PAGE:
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It’s difficult to see how sustainable a winery really is from the outside. When you visit Nieto Senetiner in the leafy district of Vistalba in Mendoza, it looks like it is perfectly environmentally friendly. The birds are singing in the olive trees, the vineyards are full of life, and Nieto Senetiner is homed in a beautifully restored old winery. However, we all know that it is what’s underneath that counts for green credentials.
the beautiful manor house that houses the winery
As winner of the Sustainable Wine Tourism Practices in Mendoza’s Great Wine Capital Awards last year, I wanted to know what was truly behind Nieto Senetiner’s win and how this historical producer is making its future count.
Like many wineries in Mendoza, Nieto Senetiner relies heavily on grape producers. It buys almost 90% of its grapes from independent producers in the area, which in itself is an important part of sustaining the local economy. Working with so many different producers can also make it quite tricky to keep on top of their sustainable practices. Which is why Nieto Senetiner have developed their own system of constant self-evaluation of the viticulture, soil management and irrigation management for each of the vineyards they work with.
Within the winery too, the use of water and energy is carefully measured and strategically reduced each year. Although the snowy Andes mountains might lead you to believe otherwise, water in Mendoza is a scarce resource. Nieto Senetiner have been focusing on recycling water in the winery, and also in the vineyard.
Traditionally all the vineyards in Mendoza were flood irrigated. However Nieto Senetiner has been through a period of conversion, switching to drip irrigation which has allowed them to save 50% of their water usage - significantly decreasing their water footprint.
As well as measuring their inputs, the company has implemented a system of measuring all their outputs: in emissions in the vineyards, in the winery, and waste materials. As you can imagine after spending a day at a popular wine tasting room like Nieto Senetiner’s, there are a lot of empty bottles and used napkins to clear up. Today they have a recycling program for all their empty containers - in whatever part of the production, or the enjoyment, of wine. For all the savings they make through recycling, they donate 20% to two local charities specialising in paediatrics and child care.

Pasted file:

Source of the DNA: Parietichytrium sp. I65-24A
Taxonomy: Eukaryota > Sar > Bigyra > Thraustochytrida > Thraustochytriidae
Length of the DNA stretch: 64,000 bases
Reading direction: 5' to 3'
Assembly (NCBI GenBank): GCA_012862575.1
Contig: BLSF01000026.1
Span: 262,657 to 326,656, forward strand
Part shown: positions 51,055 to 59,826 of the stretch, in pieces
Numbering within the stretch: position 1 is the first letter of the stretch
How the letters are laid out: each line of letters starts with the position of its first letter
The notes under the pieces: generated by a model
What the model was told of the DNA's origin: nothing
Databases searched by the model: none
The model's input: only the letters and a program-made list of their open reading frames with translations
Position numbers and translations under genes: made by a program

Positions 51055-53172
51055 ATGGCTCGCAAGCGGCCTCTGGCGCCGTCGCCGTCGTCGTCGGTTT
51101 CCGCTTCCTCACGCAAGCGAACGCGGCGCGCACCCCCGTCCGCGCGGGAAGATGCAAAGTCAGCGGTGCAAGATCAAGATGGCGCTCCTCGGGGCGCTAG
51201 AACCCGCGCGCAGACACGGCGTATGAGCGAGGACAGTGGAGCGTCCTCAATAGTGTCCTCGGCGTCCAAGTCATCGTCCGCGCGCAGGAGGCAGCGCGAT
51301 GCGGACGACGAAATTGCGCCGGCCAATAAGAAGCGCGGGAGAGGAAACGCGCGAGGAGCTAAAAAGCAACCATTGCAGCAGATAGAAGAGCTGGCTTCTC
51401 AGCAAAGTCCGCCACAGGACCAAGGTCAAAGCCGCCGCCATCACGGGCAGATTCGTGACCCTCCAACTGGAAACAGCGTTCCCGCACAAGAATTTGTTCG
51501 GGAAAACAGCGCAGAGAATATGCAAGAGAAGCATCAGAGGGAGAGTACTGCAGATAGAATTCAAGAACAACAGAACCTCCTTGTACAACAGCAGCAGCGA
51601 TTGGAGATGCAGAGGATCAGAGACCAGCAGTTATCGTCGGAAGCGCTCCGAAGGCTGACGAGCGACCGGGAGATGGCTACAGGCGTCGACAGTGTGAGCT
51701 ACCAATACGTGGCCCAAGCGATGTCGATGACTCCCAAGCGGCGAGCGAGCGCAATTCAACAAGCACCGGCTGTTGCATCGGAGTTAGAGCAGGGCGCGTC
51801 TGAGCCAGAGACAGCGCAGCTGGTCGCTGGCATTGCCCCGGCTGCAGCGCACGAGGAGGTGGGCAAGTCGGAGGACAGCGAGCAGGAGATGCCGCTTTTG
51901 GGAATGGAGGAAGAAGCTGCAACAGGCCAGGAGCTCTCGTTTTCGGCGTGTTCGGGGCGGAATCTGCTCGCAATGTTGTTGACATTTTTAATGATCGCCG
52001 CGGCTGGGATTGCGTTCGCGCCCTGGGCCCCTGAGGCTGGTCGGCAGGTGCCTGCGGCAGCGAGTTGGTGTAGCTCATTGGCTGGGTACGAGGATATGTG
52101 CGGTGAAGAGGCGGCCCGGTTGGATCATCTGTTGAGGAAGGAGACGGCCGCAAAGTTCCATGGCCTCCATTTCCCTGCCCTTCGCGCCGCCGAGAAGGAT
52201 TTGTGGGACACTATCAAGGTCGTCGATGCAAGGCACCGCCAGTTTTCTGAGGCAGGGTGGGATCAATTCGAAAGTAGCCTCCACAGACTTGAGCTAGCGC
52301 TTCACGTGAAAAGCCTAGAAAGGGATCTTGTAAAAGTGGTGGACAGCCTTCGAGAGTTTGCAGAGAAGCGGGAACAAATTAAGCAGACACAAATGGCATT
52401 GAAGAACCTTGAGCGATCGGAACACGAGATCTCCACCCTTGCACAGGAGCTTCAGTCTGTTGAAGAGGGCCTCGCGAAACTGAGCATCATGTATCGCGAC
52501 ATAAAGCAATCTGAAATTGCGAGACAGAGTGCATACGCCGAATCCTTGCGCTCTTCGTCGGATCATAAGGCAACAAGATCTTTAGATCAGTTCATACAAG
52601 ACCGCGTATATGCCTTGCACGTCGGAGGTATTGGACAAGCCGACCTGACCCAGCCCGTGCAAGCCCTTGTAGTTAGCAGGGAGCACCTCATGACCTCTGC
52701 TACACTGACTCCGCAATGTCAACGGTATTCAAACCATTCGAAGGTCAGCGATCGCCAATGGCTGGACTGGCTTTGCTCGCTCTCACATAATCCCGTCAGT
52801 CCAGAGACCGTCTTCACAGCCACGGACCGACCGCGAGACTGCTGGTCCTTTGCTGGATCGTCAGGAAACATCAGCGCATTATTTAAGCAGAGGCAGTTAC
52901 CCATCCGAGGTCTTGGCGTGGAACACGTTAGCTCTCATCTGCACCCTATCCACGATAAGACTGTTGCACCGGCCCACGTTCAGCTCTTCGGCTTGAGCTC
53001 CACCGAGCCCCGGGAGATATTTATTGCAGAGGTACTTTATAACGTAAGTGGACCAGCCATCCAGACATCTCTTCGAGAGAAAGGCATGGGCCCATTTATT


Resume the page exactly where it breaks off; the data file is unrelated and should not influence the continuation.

This leads me on to what I discovered is one of the most important pillars of Nieto Senetiner’s sustainability program: investing in people. Training is one of their main focuses. Not only do they train their 198 employees, but they also train the grape producers and suppliers they work with. Last year they ran workshops in environmental care clocking up to 245 hours, and 894 hours of workshops on security and hygiene. Education is key to long term success of sustainable policies.
The winery has also been investing in the surrounding community, those living in Mendoza. The winery donates time, money and logistics to several local charities, mainly involving the education and care of children - the future generation of winemakers, grape pickers and wine drinkers.
And charity in Mendoza’s wine region can be quite fun. Just last week the winery hosted a special outdoor cinema event to raise money for Fundavita, a cancer charity for children. Sitting in the vineyard watching the sunset, and enjoying a glass of Malbec, before an outdoor screening at a pop-up cinema is certainly a great way to give to charity and enjoy the wine region. And it seems like Nieto Senetiner have managed to strike that balance - between sustainability and finding pleasure in wine.
An outdoor pop-up cinema screening to raise money for the cancer charity Fundavita
By Amanda Barnes. Web: www.amandabarnes.co.uk Twitter: @amanda_tweeter Instagram: @amanda_wine